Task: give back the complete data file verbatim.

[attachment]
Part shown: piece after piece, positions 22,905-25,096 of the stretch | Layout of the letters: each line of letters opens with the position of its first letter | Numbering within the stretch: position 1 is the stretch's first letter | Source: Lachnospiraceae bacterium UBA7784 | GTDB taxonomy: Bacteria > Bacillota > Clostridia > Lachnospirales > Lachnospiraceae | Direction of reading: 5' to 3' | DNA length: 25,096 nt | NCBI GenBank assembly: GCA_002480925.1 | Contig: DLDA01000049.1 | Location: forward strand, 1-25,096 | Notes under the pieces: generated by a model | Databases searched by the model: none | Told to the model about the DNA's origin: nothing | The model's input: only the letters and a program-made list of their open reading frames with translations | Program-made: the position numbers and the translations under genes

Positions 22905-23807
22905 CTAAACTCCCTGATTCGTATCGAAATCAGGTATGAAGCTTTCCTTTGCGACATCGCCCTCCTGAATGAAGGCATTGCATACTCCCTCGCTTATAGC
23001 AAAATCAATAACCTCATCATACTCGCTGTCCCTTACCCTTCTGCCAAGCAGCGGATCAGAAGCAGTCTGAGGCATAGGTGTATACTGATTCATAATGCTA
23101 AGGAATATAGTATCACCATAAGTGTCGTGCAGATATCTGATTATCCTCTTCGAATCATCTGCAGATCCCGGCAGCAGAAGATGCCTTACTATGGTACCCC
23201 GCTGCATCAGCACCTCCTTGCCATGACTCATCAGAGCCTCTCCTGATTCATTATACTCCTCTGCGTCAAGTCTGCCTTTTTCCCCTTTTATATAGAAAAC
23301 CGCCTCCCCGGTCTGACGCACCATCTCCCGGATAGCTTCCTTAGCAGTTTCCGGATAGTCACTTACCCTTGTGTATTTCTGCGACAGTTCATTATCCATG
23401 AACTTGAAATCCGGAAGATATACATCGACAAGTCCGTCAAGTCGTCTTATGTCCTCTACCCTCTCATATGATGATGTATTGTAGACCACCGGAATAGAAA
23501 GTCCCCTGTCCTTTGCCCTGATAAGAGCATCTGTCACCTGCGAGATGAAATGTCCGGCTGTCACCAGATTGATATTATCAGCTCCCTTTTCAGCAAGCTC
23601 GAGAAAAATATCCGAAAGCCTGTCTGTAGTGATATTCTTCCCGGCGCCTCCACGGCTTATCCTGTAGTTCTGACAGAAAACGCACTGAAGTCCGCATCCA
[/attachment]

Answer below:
Part shown: piece after piece, positions 22,905-25,096 of the stretch | Layout of the letters: each line of letters opens with the position of its first letter | Numbering within the stretch: position 1 is the stretch's first letter | Source: Lachnospiraceae bacterium UBA7784 | GTDB taxonomy: Bacteria > Bacillota > Clostridia > Lachnospirales > Lachnospiraceae | Direction of reading: 5' to 3' | DNA length: 25,096 nt | NCBI GenBank assembly: GCA_002480925.1 | Contig: DLDA01000049.1 | Location: forward strand, 1-25,096 | Notes under the pieces: generated by a model | Databases searched by the model: none | Told to the model about the DNA's origin: nothing | The model's input: only the letters and a program-made list of their open reading frames with translations | Program-made: the position numbers and the translations under genes

Positions 22905-23807
22905 CTAAACTCCCTGATTCGTATCGAAATCAGGTATGAAGCTTTCCTTTGCGACATCGCCCTCCTGAATGAAGGCATTGCATACTCCCTCGCTTATAGC
23001 AAAATCAATAACCTCATCATACTCGCTGTCCCTTACCCTTCTGCCAAGCAGCGGATCAGAAGCAGTCTGAGGCATAGGTGTATACTGATTCATAATGCTA
23101 AGGAATATAGTATCACCATAAGTGTCGTGCAGATATCTGATTATCCTCTTCGAATCATCTGCAGATCCCGGCAGCAGAAGATGCCTTACTATGGTACCCC
23201 GCTGCATCAGCACCTCCTTGCCATGACTCATCAGAGCCTCTCCTGATTCATTATACTCCTCTGCGTCAAGTCTGCCTTTTTCCCCTTTTATATAGAAAAC
23301 CGCCTCCCCGGTCTGACGCACCATCTCCCGGATAGCTTCCTTAGCAGTTTCCGGATAGTCACTTACCCTTGTGTATTTCTGCGACAGTTCATTATCCATG
23401 AACTTGAAATCCGGAAGATATACATCGACAAGTCCGTCAAGTCGTCTTATGTCCTCTACCCTCTCATATGATGATGTATTGTAGACCACCGGAATAGAAA
23501 GTCCCCTGTCCTTTGCCCTGATAAGAGCATCTGTCACCTGCGAGATGAAATGTCCGGCTGTCACCAGATTGATATTATCAGCTCCCTTTTCAGCAAGCTC
23601 GAGAAAAATATCCGAAAGCCTGTCTGTAGTGATATTCTTCCCGGCGCCTCCACGGCTTATCCTGTAGTTCTGACAGAAAACGCACTGAAGTCCGCATCCA